Rumor Spreading with Consistent Actors

EE376A (Winter 2019)

Author: Sarah Hensley

Abstract:

We investigate a model for rumor-spreading in a social network with actors that consistently output the same rumor. Modifying a previously developed model, we introduce liars and truth-tellers as “consistent actors”. Even when a small portion of the network is composed of “consistent actors”, they have a noticeable effect on dominant opinions. However, these consistent actors have little effect on the entropy within the memory of other nodes. From this, we conclude that the presence of consistent actors allows rumors to still spread while subtly forcing the dominant opinion to conform to their choice of rumor. The full report is available as a file and at this link: https://github.com/slhensley/EE-376A

Aside from the technical analysis, this project also created a way to visualize the rumor spreading model. The gifs below show the evolution of each node’s “dominant opinion” over time, with the color scale sliding from blue to lavender to purple to pink to hot pink to red, to indicate the Hamming distance from the “true” (blue) rumor. The models are both with 100 nodes for 200 time steps, with the first gif showing the vanilla model and the second gif showing the model with one liar node and one truth teller node.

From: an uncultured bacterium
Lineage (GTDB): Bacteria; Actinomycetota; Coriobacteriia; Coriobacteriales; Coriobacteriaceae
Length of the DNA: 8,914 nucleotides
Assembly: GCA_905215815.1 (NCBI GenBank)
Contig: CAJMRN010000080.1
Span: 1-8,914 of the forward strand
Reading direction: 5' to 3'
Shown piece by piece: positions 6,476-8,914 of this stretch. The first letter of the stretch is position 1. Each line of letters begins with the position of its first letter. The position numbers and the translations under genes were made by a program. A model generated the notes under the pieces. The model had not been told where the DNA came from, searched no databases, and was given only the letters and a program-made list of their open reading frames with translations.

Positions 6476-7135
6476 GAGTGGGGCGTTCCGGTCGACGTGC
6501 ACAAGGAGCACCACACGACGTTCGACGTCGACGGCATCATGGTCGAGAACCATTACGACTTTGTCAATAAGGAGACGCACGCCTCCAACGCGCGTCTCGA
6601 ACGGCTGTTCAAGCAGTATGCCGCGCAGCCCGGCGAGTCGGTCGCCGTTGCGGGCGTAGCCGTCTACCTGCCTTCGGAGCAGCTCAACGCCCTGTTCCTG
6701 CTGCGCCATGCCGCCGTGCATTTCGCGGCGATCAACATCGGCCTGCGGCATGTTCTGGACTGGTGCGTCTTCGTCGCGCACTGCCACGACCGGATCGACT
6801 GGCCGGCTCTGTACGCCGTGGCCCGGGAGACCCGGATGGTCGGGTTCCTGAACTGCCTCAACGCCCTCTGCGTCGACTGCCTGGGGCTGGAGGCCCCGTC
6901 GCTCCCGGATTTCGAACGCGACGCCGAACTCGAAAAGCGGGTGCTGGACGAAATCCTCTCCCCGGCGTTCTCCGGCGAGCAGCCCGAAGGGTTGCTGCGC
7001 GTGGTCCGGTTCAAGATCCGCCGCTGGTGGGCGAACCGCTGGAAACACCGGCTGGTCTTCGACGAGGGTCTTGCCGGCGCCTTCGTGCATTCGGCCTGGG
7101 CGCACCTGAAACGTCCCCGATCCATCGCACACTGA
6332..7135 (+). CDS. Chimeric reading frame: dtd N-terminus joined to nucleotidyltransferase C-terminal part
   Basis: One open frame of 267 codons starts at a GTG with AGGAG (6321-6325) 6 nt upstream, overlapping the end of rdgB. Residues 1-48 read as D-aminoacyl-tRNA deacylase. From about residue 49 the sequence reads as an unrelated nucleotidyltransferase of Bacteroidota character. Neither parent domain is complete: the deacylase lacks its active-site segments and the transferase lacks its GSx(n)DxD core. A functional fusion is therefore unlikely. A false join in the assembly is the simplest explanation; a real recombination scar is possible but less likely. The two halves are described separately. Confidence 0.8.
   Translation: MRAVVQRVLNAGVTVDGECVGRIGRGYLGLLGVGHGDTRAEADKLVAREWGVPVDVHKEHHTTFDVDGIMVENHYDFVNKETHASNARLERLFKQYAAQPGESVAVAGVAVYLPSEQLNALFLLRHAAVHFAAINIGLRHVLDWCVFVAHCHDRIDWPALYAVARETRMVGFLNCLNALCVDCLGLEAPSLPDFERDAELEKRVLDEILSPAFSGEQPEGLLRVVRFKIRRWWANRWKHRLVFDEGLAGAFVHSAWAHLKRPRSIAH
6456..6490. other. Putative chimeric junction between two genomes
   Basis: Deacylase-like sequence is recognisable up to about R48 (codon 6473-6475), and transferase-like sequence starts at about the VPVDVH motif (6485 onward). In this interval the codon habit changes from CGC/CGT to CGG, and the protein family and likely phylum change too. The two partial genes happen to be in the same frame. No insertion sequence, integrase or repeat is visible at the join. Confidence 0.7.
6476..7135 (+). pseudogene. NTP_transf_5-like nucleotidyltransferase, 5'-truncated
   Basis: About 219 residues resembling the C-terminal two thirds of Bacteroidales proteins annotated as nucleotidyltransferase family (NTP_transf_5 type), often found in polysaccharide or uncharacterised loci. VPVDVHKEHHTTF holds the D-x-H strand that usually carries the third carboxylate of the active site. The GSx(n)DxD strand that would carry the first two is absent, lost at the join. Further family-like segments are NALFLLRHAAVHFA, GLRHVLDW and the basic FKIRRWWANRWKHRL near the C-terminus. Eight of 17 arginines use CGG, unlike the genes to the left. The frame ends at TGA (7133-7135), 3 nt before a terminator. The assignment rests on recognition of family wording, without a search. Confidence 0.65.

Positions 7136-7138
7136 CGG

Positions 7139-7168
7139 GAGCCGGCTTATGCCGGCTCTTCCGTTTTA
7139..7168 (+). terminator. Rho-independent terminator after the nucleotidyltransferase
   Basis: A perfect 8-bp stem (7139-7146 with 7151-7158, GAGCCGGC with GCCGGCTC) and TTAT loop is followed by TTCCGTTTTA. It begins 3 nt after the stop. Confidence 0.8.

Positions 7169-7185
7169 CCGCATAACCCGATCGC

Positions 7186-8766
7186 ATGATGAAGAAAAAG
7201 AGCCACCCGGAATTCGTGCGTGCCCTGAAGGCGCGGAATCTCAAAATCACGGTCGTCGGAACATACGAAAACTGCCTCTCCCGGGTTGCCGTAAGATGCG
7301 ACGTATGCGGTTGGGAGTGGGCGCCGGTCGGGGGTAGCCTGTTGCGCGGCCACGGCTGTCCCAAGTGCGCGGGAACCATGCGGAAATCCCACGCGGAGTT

Rumor spreading in the control model
Rumor spreading in the model with one liar (labeled L) and one truth-teller (labeled T).

Outreach:

For the outreach portion, I designed a rumor-spreading game. The premise was as follows: I have just adopted a cool new pet, and everyone it talking about what pet it is! The problem is, not everyone knows the right answer. You’re asking your friends to try to figure out what my pet is.

Each player received one of the following cards to keep track of the rumors they had heard, and filled it out as in the second image.

For four players (which was the most common number of players I had), the game started with Round 1, in which I told two players the correct pet, and one player the wrong pet. During the next round, everyone who had heard a “rumor” told two other players the most common rumor they had heard on the previous round, and one player the “wrong” rumor. This repeated on the next round. After some number of rounds (usually limited to three by the attention span of the participants), the players tried to guess what the original pet was.

In most cases, all of the players correctly guessed the original pet! In a fully connected graph where the lie was told at random, which this game tried to emulate, all players should eventually determine the correct pet. The takeaway of the game was to understand how noise affects system dynamics, especially in a rumor spreading model. Overall, I played the game with over a dozen kids, and hopefully taught them something about rumor spreading!

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